His Commonwealth Games debut spoiled by brain fever four years ago, Kidambi Srikanth, now the toast of the nation, is eyeing a maiden medal at the Gold Coast after a sensational run last season.

Weeks before he was to make his debut at the Commonwealth Games in Glasgow, Srikanth was battling for life in an Intensive Care Unit.

He was found unconscious on the bathroom floor of the Gopichand Academy and later diagnosed with brain fever. He ended up spending about a week in the ICU, giving a mighty scare to his near and dear ones. But that is history now.

Cut to 2018, Srikanth is arguably one of the best sportspersons in the country.

With four titles under his belt, Srikanth swept all the sports awards, including the prestigious Padma Shri, and is considered a hot-favourite for the coveted gold medal at Gold Coast.

Read: Srikanth puts priority on winning gold at CWG

“It was some sort of a virus, I don’t even know the name. Nobody even wanted to tell me what happened that day and I don’t remember much,” Srikanth says, recalling the incident in 2014.

“I was playing good enough so I returned and played at the Commonwealth Games but lost to a Singapore guy in the quarters,” he recollects.

“Now after four years, I think I am much more confident after all the experience of the last one year, so it will be a different experience. Of course, winning a medal at CWG ranks high in my list,” he says.

In less than a fortnight, Srikanth will carry the aspirations of millions on his shoulders as he looks to retain the Commonwealth Games gold medal that Parupalli Kashyap had won for India in Glasgow after 32 long years.

Only Prakash Padukone (1978, Edmonton) and Syed Modi (1982, Brisbane) have won gold in badminton at this multi-sport event.

“Last time we had won a good number of medals and now we are playing much better than what we were four years back and we have a great chance of winning more medals this time.

“Commonwealth Games is priority for me. Winning a medal there is more important than becoming World No. 1 and I will look to remain fit. It is one of the targets of the year,” adds the 25-year-old.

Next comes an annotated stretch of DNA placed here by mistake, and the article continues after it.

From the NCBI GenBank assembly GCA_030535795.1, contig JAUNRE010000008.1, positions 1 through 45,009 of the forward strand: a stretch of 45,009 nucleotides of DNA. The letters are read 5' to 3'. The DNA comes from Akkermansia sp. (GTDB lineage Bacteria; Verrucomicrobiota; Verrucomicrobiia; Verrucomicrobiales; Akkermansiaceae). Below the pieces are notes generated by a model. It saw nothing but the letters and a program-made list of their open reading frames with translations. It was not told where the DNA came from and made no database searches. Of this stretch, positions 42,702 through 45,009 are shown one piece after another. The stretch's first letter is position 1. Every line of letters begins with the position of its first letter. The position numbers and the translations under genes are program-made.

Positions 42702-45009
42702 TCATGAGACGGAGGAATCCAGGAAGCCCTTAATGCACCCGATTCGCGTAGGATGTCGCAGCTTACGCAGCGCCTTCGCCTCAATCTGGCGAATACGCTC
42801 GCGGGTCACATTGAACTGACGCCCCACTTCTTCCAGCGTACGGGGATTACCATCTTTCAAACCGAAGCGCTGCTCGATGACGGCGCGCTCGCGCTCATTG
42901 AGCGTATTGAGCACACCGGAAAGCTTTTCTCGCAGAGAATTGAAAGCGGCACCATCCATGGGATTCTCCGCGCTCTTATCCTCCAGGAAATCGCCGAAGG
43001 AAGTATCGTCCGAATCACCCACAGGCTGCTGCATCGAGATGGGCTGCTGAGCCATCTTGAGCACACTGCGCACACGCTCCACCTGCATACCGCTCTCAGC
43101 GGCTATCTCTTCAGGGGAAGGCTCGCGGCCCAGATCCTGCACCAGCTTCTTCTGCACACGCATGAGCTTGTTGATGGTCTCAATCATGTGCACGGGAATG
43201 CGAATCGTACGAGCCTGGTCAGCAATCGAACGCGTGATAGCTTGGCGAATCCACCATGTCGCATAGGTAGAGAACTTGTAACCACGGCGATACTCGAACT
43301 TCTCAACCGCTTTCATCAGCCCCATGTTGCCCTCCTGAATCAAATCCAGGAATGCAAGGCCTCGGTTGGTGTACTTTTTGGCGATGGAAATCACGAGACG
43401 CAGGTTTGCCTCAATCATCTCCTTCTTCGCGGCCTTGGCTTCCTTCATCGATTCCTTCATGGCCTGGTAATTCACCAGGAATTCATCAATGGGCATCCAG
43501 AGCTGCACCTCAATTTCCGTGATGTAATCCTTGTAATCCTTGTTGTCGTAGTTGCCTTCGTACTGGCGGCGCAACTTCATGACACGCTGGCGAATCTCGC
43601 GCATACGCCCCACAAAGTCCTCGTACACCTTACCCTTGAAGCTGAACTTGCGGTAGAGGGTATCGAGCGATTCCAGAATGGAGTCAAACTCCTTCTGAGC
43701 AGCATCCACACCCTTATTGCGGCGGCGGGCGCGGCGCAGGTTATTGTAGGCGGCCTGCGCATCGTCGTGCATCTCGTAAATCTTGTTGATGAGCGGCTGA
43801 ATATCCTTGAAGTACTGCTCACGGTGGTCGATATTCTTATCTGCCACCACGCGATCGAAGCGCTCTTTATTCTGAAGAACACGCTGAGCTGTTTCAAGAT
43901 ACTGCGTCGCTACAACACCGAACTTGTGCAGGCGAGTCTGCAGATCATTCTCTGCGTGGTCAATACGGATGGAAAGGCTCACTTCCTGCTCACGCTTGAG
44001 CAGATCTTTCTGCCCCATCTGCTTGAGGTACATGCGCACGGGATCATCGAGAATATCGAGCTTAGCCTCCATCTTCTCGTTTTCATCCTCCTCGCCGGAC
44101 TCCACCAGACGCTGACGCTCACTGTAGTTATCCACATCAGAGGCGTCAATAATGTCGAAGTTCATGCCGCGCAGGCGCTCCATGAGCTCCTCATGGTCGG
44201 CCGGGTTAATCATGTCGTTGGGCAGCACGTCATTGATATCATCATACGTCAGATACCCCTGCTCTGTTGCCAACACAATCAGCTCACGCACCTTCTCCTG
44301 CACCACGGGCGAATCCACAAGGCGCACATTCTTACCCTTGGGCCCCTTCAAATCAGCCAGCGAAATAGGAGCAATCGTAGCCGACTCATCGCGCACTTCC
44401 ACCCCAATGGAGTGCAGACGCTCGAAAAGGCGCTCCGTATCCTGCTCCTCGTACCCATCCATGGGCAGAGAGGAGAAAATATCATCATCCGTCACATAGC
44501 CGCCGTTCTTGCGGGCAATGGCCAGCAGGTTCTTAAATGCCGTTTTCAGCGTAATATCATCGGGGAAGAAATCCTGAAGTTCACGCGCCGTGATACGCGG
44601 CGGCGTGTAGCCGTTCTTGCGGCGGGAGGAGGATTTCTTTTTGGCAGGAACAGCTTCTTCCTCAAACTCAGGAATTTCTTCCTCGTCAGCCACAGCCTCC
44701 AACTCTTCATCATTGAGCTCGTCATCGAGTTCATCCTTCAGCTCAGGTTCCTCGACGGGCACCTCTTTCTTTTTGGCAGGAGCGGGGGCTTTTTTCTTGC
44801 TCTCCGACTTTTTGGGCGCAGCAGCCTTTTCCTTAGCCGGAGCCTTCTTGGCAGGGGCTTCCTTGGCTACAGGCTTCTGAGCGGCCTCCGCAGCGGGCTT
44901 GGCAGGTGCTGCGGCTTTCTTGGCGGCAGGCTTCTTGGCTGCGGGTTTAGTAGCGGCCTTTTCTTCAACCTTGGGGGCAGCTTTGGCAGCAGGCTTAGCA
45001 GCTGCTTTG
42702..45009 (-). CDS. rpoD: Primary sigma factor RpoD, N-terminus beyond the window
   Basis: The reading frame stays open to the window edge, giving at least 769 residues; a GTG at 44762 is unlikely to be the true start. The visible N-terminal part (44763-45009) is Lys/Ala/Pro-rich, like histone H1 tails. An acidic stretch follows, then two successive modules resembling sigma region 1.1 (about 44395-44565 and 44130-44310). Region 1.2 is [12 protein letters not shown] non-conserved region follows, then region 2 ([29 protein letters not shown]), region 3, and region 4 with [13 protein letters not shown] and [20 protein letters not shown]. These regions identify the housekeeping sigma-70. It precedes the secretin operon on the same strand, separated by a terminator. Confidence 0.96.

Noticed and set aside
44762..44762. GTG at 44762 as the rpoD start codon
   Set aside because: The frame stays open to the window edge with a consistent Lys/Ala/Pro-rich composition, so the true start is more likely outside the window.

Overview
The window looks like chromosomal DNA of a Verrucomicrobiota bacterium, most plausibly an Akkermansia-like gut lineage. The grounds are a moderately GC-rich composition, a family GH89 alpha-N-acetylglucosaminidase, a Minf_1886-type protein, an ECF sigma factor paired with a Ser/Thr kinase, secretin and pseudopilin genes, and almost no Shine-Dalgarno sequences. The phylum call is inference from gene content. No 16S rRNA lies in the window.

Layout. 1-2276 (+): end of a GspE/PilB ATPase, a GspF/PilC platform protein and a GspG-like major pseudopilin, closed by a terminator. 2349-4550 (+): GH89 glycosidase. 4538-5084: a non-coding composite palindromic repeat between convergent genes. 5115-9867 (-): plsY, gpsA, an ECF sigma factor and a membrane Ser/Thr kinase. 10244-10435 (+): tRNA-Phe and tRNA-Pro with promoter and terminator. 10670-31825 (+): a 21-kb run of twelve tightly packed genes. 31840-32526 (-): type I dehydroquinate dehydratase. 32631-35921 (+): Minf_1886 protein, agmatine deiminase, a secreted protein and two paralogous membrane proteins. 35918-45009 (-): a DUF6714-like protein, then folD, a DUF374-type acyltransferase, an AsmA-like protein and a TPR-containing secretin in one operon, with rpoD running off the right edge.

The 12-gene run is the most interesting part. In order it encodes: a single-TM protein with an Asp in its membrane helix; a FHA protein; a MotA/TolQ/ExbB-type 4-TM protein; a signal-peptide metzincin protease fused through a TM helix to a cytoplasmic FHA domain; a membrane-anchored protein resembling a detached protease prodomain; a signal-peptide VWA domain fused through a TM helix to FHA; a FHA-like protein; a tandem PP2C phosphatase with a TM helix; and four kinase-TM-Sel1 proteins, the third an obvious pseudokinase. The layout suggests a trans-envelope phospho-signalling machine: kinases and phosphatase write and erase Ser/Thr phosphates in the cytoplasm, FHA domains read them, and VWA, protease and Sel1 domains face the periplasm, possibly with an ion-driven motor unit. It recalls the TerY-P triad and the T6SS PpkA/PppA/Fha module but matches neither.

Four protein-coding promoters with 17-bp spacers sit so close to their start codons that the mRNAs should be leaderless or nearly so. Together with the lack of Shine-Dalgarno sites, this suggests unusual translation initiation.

Born in Ravulapalem, a small town in Andhra Pradesh, Srikanth’s journey in badminton was all about following the footsteps of his brother Nandagopal, a doubles India player.

While he followed Nandagopal to train at Gopichand Academy, his life took a massive turn at Fuzhou, China where he became the first Indian to win a Super Series Premier Men’s title, beating five-time world champion and two-time Olympic champion Lin Dan at 2014 China Open final.

The following year, Srikanth won the Indian Super Series title and Swiss Open Grand Prix Gold and zoomed to No. 3 in rankings, a peak that has been scaled only by two other Indian men - Padukone and Pullela Gopichand.

He continued his good run, winning the Syed Modi Grand Prix Gold before qualifying for the Rio Olympics. However, after being on the cusp of a historic Olympic medal, Srikanth failed to outwit Lin Dan, a defeat that left him rattled for a long time. That was followed by an ankle injury.

With his right leg heavily strapped, Srikanth worked on his reflexes and eye-arm coordination. Unable to stand for long he sat and took one shuttle after another fed by coach Gopichand.

His determination bore fruit as once he was back on court, Srikanth simply owned it by clinching titles in Indonesia, Australia, Denmark and France, which catapulted him to the upper echelons of sports world.

However, when it came to a big-ticket event like the Glasgow World Championship, Srikanth couldn’t break the ceiling, finishing at the quarters again. Another injury kept him away from China Open and Hong Kong Open before he entered the Dubai Super Series, but disappointment was in store for him as he crashed out without a single win.

At the recently-concluded All England Championship, Srikanth again finished at the pre-quarterfinal and the Indian ace will have to quickly get over the disappointment and switch his focus to Gold Coast.

If he can help India retain the men’s gold, it will be one big step forward ahead of the Worlds, Asian Games and the 2020 Tokyo Olympics.